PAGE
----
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Farmers, ranchers short when trade deals negotiated

U.S. farmers and ranchers typically get the short end of the stick in international trade deals as negotiators give priority to other segments of the economy over agriculture's interests, says Larry Combest, former House ag committee chairman.

“One willing to cut a deal the quickest is usually willing to give up the most,” Combest said.

Speaking at the annual USA Rice Outlook Conference recently in Orlando, Combest said the agricultural industry and trade representatives should take a closer look at trade agreements. “We live in a global economy. But our negotiators should first consider producers in the United States before they consider producers in other countries.” He said negotiators should not abandon sound trade practices that give U.S. producers a level playing field.

He labels some talks as “nonsensical trade negotiations,” that do not hold developing nations accountable for currency manipulations and “hidden subsidies to prop up agriculture.

“Negotiations also work under a faulty premise. In GATT and WTO, developed countries are the only ones with serious commitments (to deal with subsidies). That's the obvious reason there is no movement in DOHA. Developed countries are already well below (recommended) tariff rate levels.”

He said sanctions against the U.S. cotton program stemming from the Brazil case came about with very little burden of proof. “Why doesn't the United States fight back? Why don't we challenge the policies of the countries that challenge us? A good offense is always the best defense and caving in and kowtowing is no way to curtail litigation.”

He said parties working on trade agreements should understand better what they are agreeing to. “The system encourages parties to sign off on ambiguous agreements, just to sign a deal. That's a good deal for the trade negotiators but not for anyone else.”

He said rule of law should pervade trade agreements. “Currently, a lack of credibility is present in the system. That's why it's at a standstill.”

He also criticized a “failure to enforce commitments, which leads to a lack of confidence. We need to see the same tenacity in enforcing trade agreements that we do in developing them.”

Combest said agriculture seeks no special treatment - only a fair deal. “Agriculture is a strong proponent of liberalized trade. Farmers and ranchers need to have confidence in trade,” to secure their support. “They could have a strong effect on trade agreements. They can help pass agreements or they can help defeat them. Agriculture has to stand up.”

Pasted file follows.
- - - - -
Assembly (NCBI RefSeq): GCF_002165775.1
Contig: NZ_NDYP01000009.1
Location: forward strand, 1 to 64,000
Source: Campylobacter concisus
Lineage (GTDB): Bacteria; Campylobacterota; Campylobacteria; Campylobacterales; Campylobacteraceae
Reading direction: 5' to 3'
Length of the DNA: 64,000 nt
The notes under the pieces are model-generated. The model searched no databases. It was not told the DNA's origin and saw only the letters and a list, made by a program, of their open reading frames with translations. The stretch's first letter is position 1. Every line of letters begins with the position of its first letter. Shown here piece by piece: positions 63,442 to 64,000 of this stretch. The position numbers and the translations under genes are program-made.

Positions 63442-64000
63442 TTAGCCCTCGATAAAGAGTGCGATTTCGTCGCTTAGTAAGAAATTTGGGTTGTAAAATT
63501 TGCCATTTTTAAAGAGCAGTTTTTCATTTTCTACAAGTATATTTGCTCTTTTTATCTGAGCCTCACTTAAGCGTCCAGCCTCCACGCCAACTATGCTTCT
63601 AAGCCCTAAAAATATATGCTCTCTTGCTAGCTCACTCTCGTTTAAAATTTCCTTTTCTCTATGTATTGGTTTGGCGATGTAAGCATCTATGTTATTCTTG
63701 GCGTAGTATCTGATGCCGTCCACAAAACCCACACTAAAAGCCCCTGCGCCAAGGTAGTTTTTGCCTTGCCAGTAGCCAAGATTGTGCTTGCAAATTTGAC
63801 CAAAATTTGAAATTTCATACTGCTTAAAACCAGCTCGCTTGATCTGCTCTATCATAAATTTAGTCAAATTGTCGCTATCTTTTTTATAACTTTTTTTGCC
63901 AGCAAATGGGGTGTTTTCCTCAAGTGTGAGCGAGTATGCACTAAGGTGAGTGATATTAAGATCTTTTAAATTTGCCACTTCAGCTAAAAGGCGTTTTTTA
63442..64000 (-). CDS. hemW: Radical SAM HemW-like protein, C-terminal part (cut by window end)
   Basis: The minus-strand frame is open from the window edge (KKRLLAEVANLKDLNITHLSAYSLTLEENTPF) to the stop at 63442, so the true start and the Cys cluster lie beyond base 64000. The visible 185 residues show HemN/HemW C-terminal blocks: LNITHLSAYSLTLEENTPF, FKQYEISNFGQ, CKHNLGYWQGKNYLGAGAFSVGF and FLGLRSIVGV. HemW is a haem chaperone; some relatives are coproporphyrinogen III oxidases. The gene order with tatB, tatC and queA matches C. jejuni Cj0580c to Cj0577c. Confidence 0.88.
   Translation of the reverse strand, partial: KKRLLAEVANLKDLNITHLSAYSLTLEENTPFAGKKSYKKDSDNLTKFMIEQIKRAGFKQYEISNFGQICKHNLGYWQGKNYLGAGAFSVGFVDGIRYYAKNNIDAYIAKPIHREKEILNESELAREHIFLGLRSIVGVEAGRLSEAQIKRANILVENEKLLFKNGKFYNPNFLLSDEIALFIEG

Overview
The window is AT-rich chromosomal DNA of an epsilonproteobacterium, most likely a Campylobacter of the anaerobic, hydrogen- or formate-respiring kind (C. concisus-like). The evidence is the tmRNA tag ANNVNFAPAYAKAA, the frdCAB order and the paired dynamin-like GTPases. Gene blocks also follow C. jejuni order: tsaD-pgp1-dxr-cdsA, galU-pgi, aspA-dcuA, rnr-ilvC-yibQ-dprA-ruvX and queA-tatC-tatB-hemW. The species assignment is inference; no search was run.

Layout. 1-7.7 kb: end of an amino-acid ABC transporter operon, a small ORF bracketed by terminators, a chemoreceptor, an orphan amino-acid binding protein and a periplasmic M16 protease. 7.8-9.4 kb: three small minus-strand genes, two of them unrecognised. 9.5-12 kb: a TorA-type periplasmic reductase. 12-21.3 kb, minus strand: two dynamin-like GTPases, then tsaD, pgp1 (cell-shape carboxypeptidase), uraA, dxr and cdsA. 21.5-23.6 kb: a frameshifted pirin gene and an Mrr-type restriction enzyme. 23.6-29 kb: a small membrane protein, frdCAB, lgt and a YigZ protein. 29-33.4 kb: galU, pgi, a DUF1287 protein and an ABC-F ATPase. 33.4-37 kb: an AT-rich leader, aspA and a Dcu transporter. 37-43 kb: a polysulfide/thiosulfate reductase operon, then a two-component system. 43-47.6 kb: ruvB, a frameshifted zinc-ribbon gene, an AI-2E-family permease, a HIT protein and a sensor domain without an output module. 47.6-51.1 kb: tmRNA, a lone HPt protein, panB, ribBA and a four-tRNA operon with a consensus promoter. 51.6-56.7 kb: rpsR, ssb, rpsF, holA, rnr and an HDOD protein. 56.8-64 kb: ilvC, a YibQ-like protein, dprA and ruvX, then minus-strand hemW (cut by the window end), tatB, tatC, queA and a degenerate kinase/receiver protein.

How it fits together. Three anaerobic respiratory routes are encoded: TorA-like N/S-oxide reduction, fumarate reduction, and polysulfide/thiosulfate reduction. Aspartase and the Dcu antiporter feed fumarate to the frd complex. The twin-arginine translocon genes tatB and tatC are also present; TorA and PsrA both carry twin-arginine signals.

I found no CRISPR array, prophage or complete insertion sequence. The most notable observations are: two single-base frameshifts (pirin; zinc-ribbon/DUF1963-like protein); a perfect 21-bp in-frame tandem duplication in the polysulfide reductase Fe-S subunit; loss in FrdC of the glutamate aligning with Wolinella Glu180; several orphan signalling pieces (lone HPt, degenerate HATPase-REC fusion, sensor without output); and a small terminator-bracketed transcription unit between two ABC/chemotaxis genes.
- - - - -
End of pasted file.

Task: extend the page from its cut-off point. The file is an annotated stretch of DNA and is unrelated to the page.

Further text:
Combest, responding to a question from the audience, said Cuba should not be ignored. “The Cuban/American lobby is strong, but liberalized trade with Cuba has passed in Congress time and again over the years. The administration is where it comes to a stop.”

Combest said he doesn't foresee Cuban trade as big a boon to U.S. farmers as others might believe. “We can get products into South America faster than most countries' neighbors can,” he said.

Combest said Cuban trade is “a highly emotional issue, but any administration that wants liberalized trade with Cuba can get it through Congress.”

Jim Wiesemeyer, vice president, Informa Economics, said trade policy is having little effect on the current farm bill debate but that the farm industry can expect “more challenges from WTO. These challenges likely will succeed.” He said U.S. farm policy has “been trade distorting,” and he sees “growing protectionism in Congress.”

Wiesemeyer said the DOHA trade round “is not dead, just slow. The Uruguay Round took eight years. DOHA is in its sixth year.” Wiesemeyer said the Peru free trade agreement will be the last such deal until 2008. “The Democratic Congress does not want to give Bush any victories.”

Floyd Gaibler, USDA under secretary, Farm and Foreign Agricultural Services, said U.S. farm programs affect trade. Bad policies, he said, “risk future growth.”

He said the six-year multi-lateral trade negotiation effort “is at a crossroads.”

Gaibler said focus of that effort includes: eliminating export subsidies, reducing trade-distorting subsidies, and improving market access.

“U.S. domestic support programs will come under pressure,” he said. Administration trade goals include ratifying free trade agreements with Peru, Columbia, Korea and Panama; reauthorizing trade promotion authority; and writing a farm bill that's “beyond challenges and that supports U.S. agricultural exports.

“Without effective reform commodities will be more vulnerable to WTO.”

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